At 6:30 a.m., TJ and I were on our way, immediately getting stuck along Katipunan; we had no idea traffic in that area gets so bad so early in the day. Once we got past that, we headed up to Antipolo and made our way down to Teresa on the aforementioned zigzag road. The entire drive was interesting and an adventure in itself, as it took us around areas we’ve only heard of but never been to, like Pililla, Tanay, and Morong, and saw signs to other places we’ve only just heard of, like Jala-Jala. We also saw lovely views of farms, mountains, and Laguna de Bay. It was tempting to stop and take photos, but there wasn’t much by way of parking, as far as we could tell. A great deal of roadside stalls sold jugs of vinegar 1, jugs of lambanog, furniture, baskets, and an awesome array of knives. “Knives” doesn’t do them justice–itak and tabak are much better.
We didn’t go to Sundang Island immediately upon reaching the landmark in Lumban. Not having had breakfast yet, we ate at Jollibee in Pagsanjan 2 and bought chicken and rice from Andok’s. Then we drove back to Lumban and up to and past Lake Caliraya, where Tony, the caretaker of Sundang Island, was waiting for us at the parking area. The boat ride took about 10 minutes, and we were greeted by two dogs, Panda and Big Boy, when we stepped off the boat. Panda seems to be at an advanced age, still friendly and keen, but not quite as energetic as Big Boy. We were directed to the house, where we settled in and hoped for clearer weather.
Long story short, it was a very gray, gusty day with a bit of drizzling all throughout, dashing our plan to go on a boat ride to take pictures of the area. Given the weather, we were both very happy we brought jackets, because the place is a lot colder than Manila.
We ended up spending the day just walking around the island, taking random pictures 3, eating, chatting, and napping on the hammock 4. The island is easy to explore, and you’ll find a fair number of plants and unusual insects there, including a butterfly that looked like a leaf. There were also some interesting decor and details around the house.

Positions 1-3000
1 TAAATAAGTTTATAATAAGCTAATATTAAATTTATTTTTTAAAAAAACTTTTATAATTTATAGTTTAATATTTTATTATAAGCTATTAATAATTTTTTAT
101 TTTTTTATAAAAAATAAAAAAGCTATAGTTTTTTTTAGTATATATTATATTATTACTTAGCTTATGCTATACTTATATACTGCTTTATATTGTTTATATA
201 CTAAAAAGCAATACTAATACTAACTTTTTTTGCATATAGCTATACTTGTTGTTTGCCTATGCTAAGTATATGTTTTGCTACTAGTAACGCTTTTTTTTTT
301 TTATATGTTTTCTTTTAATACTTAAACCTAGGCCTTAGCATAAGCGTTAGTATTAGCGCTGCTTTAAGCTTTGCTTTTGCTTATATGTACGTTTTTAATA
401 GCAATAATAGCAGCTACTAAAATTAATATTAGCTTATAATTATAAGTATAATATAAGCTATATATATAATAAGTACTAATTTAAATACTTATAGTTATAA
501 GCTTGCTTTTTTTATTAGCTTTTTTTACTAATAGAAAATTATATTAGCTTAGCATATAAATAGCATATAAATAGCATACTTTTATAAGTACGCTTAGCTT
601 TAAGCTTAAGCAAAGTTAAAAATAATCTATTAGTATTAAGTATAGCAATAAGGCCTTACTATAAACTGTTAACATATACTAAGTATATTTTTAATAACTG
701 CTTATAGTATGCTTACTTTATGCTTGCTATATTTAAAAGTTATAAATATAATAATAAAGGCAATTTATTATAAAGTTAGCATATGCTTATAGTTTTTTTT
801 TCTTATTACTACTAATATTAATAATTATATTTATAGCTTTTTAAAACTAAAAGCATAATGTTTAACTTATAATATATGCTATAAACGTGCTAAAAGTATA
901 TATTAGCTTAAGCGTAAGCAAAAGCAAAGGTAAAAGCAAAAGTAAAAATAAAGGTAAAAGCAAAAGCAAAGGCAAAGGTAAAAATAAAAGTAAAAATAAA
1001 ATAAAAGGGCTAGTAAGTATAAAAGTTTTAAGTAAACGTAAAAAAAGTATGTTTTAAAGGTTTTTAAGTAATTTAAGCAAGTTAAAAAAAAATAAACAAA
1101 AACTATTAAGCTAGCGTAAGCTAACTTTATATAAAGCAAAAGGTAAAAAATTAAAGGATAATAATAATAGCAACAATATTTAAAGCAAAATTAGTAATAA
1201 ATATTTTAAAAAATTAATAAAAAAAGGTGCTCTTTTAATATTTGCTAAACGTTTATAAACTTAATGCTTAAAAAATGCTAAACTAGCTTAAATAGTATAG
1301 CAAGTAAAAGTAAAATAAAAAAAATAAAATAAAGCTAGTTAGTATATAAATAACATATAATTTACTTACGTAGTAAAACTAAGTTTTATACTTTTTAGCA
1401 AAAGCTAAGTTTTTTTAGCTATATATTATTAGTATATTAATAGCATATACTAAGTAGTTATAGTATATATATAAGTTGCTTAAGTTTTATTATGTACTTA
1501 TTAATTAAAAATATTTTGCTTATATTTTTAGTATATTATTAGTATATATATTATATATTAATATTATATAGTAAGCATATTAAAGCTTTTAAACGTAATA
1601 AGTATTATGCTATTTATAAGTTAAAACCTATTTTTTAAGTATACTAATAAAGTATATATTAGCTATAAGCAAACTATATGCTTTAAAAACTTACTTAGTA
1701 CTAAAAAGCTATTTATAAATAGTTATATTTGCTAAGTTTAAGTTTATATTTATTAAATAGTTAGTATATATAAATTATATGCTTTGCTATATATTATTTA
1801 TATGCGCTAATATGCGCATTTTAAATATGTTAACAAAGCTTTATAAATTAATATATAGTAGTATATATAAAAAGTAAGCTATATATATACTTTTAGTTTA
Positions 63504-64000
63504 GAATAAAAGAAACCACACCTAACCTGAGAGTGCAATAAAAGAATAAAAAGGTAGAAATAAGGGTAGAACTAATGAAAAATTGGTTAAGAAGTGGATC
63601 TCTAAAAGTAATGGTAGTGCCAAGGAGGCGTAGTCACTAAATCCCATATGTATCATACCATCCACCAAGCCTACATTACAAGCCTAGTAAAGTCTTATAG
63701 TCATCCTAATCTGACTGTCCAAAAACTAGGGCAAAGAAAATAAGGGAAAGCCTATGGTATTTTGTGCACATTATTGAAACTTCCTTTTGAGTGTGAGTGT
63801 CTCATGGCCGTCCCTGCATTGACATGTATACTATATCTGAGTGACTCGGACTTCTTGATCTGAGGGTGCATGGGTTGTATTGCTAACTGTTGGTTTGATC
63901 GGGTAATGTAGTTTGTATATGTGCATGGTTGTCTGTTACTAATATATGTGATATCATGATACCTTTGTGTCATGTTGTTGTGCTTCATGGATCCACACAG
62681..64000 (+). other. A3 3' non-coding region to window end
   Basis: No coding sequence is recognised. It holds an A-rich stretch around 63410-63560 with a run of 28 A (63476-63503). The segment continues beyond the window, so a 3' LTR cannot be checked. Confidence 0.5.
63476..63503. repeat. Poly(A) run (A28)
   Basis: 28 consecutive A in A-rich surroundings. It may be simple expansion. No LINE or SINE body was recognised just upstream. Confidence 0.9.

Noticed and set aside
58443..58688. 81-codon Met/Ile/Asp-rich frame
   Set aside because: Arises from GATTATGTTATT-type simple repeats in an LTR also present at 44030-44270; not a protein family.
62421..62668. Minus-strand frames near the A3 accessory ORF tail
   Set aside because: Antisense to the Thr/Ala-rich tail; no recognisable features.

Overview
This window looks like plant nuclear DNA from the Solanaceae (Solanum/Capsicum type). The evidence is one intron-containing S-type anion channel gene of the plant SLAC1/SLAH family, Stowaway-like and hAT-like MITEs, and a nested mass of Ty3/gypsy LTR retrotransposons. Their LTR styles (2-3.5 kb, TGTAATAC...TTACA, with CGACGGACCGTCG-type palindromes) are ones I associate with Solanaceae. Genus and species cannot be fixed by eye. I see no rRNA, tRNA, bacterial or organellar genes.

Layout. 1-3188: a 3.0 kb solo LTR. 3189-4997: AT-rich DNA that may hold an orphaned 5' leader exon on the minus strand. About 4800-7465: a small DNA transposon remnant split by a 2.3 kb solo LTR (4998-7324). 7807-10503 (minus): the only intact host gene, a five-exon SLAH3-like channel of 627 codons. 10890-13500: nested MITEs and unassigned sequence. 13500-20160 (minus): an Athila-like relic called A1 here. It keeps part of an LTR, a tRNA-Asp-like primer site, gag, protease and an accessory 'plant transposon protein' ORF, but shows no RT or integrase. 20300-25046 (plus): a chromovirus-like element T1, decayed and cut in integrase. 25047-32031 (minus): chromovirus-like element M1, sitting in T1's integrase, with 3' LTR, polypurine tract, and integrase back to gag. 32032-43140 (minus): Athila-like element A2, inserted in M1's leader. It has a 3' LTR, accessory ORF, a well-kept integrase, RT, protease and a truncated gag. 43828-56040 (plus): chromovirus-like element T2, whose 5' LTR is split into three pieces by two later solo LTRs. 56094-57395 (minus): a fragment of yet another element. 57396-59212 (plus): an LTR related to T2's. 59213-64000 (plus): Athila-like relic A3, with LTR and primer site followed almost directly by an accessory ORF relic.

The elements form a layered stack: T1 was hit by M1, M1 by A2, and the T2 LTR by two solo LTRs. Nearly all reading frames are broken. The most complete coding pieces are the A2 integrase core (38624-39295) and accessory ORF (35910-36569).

The house itself is very roomy and homey, and it has everything you would need if you’re staying there for a day or more. We weren’t allowed in the bedroom, but we had a good nap anyway in the living room.
It may not have been the photography trip we planned, but it was a very relaxing day, and the island was the perfect place for it. Definitely looking forward to coming back and staying longer.
In the past, I would make grand New Year’s resolutions and then get very unhappy if I’m not able to fulfill most of them. Fortunately, I’ve learned to keep it simple. Last year’s resolution was very brief: do new things. And I exceeded that.
This year’s resolutions are a bit more ambitious than that, but still very much doable, I think:
1. Watch at least five movies a month.
2. Read at least one book a month. 1
3. Drink Coke only five days a week. 2
4. Walk 30 minutes a day.
5. Go someplace new at least once a month.
6. Draw something new at least once a month.
7. And of course, keep learning and doing something different.